In 1900, the evil criminal underworld seems to be taking London by storm. Professor James Moriarty has just secretly returned after escaping the clutches of Sherlock Holmes at Reichenbach Falls in Switzerland. Excited to be living at home at last in the city he so loves, Moriarty is comforted by the knowledge that his one true love, Sal Hodges, is still close by.
It comes as a shock, then, to learn that many of Moriarty’s loyal followers, with whom he used to bribe and torture those who
dared step on his stamping ground, have left to take up with Sir Jack Idell, a man of lascivious tastes and an
up and coming mastermind in the city’s criminal fraternity. Even Moriarty’s loyal Praetorian Guard is in danger and fragmenting, and he can depend only partly on his beloved Sal.
Divided by his very nature, Idell’s clandestine organization has become an impossible burden that consumes Moriarty’s soul, leaving him powerless and conflicted. As Idell seems to be effortlessly expanding his criminal enterprises throughout central London, Moriarty is frustrated at best when he discovers what he has long suspected: that his family of villains can no longer be completely trusted.
Idell is determined to reap profits from the sale and prostitution of children. He has few scruples about his urges and desires, and other people’s susceptibilities are never held much to the fore by him. In the light of Idell’s challenge, Moriarty can do little else but put his confidence in the four men who comprise his Praetorian Guard and who all become the major players in Moriarty’s grand schemes: Ember, Albert Spear, the evil Chinese Lee Chow - who has made a career out of running opium dens and dispensing cruel justice - and the ever-present Tom Terrment. These are street men who have long specialized in Moriarty’s special brand of persuasion, the confidence sharks, and the assassins.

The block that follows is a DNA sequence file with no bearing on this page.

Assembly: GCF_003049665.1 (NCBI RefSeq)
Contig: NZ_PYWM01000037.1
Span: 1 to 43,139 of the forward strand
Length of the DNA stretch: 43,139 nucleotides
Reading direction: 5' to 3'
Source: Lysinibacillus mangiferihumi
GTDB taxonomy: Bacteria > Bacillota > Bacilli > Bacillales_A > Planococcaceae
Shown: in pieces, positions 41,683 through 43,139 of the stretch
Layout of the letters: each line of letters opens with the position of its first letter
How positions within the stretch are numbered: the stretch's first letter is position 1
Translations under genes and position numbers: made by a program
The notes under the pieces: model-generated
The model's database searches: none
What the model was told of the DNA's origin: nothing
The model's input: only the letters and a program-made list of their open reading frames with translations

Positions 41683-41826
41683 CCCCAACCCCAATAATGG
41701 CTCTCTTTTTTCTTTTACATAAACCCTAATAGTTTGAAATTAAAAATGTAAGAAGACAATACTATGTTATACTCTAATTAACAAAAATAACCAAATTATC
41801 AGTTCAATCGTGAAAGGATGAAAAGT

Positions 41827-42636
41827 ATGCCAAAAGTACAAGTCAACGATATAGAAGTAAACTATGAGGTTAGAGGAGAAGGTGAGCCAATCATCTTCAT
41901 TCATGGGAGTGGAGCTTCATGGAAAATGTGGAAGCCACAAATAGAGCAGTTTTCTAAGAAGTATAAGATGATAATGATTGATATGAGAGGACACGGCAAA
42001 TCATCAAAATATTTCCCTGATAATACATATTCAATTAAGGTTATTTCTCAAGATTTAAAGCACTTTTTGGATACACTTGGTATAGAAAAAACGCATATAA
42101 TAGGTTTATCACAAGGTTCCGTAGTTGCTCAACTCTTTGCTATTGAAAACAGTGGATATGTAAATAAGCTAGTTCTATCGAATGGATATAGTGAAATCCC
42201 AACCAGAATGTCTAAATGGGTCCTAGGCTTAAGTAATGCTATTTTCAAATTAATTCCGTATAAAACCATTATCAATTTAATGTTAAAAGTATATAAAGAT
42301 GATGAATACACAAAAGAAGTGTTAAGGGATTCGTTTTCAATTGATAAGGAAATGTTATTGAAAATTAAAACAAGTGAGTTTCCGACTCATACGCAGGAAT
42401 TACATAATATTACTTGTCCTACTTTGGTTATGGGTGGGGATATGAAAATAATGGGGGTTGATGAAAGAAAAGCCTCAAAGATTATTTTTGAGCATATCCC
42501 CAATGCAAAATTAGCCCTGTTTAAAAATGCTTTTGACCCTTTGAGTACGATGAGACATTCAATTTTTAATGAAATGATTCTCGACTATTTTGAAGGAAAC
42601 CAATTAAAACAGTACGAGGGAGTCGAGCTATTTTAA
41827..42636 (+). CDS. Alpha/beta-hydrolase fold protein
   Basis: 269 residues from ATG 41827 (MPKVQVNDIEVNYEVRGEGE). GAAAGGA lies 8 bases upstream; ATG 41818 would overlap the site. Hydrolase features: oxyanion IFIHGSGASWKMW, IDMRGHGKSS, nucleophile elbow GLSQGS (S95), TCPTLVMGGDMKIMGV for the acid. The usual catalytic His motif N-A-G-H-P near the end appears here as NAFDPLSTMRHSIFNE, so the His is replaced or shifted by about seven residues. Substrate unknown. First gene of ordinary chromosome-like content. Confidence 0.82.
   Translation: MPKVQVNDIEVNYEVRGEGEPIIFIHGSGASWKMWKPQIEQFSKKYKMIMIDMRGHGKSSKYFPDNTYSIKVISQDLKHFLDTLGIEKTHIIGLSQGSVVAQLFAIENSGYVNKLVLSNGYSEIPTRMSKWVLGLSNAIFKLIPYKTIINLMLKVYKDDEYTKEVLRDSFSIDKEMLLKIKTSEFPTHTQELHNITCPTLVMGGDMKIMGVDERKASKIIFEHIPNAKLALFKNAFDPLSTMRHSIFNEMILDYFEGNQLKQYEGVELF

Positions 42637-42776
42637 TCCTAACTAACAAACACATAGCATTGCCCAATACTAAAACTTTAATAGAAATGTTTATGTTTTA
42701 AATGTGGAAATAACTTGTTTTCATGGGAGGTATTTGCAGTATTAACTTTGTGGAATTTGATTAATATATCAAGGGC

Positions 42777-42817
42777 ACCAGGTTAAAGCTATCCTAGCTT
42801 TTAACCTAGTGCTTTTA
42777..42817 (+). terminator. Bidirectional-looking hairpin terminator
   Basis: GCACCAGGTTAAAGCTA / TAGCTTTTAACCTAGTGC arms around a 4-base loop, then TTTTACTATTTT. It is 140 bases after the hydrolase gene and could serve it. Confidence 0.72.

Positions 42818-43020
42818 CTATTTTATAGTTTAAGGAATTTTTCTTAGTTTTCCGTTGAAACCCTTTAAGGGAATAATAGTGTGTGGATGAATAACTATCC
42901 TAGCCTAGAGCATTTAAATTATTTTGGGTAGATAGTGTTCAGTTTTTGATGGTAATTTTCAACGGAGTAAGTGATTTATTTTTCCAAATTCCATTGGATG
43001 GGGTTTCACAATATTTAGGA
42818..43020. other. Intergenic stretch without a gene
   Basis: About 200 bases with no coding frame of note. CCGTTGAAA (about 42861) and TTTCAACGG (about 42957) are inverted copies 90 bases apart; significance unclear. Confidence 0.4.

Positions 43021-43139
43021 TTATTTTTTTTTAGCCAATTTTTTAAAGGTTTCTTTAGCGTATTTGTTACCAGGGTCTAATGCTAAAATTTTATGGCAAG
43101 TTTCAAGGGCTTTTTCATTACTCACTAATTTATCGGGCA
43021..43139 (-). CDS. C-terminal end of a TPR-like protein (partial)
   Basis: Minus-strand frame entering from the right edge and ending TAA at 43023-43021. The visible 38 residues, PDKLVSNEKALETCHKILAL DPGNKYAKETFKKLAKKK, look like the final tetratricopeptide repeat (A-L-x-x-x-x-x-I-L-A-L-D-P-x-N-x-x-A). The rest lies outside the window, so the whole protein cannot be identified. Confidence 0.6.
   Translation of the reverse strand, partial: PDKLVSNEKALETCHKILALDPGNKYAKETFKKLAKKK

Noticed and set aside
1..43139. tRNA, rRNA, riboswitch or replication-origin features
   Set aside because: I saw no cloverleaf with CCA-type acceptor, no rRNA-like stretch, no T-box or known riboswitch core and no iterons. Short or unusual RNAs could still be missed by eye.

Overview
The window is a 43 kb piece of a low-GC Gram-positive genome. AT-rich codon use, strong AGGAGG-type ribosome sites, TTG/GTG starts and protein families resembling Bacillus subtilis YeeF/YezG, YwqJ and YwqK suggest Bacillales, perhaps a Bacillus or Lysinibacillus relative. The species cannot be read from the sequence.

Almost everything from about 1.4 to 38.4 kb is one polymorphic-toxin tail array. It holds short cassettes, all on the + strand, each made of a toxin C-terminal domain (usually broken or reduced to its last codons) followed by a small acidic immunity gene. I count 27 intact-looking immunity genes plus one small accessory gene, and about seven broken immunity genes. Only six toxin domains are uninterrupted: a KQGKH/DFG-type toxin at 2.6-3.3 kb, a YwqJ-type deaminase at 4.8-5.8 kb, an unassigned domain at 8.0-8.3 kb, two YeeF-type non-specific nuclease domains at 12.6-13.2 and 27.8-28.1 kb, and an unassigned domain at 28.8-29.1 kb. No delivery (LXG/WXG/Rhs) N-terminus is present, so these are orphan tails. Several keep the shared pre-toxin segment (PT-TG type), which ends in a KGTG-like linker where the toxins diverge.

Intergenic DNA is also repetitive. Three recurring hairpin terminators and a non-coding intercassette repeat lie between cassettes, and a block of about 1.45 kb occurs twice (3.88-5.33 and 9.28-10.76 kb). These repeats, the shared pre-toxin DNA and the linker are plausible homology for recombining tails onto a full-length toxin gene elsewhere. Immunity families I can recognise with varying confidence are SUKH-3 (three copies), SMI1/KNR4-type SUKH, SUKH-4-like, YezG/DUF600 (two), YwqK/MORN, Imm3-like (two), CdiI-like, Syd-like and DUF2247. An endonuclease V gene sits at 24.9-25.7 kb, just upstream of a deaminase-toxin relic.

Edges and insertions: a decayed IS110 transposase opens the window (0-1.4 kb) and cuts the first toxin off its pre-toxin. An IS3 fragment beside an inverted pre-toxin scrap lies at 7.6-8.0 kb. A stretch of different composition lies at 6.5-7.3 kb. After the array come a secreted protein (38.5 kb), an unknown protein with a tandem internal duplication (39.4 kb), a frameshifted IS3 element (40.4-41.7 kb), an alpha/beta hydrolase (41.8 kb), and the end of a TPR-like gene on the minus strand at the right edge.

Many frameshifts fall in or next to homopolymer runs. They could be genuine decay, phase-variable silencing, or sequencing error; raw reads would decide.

A complex man who comprehends lust but not love, Moriarty hammers at the number of men and women who have gone to try their luck with Jack.
Their grisly murders hint at so much chaos and ultimately play out against the
freezing, fog-shrouded streets, silent, cold and menacing, “the world constantly muffled by the think, bitter mist.”
The increasing suspicions of authorities lead Moriarty to take the necessary terrible steps to enable his great plan for his future as the one sure criminal mastermind in all of London.
Throughout his novel, Gardner immerses us in 1890’s London as Moriarty assumes new identities in order to weave his web of murder around Idell. The story is almost like a 19th-century travelogue as the story races around London from Oxford Street to Hyde Park to Marble Arch and St. Paul’s, and Brick Lane with
its chop houses alongside ale and saloon bars, and then on to the comfortable drawing rooms of Park Lane.
The strength of the novel is the rich imagery, London thick with the scent of horse dung and humanity as the cat-and-mouse game to destroy Idell
accelerates throughout the side alleys and byways, where the pervasive atmosphere of this great metropolis is made all too real.
Although this is probably a more compelling story for those who have invested in the previous Moriarty novels, this installment is still a solid and sharp look at the criminal underworld of Victorian England.
Fear and promise are ever present, and the evil Moriarty is perpetually on the hunt, the tentacles of his criminal labyrinth always crystal clear in his mind.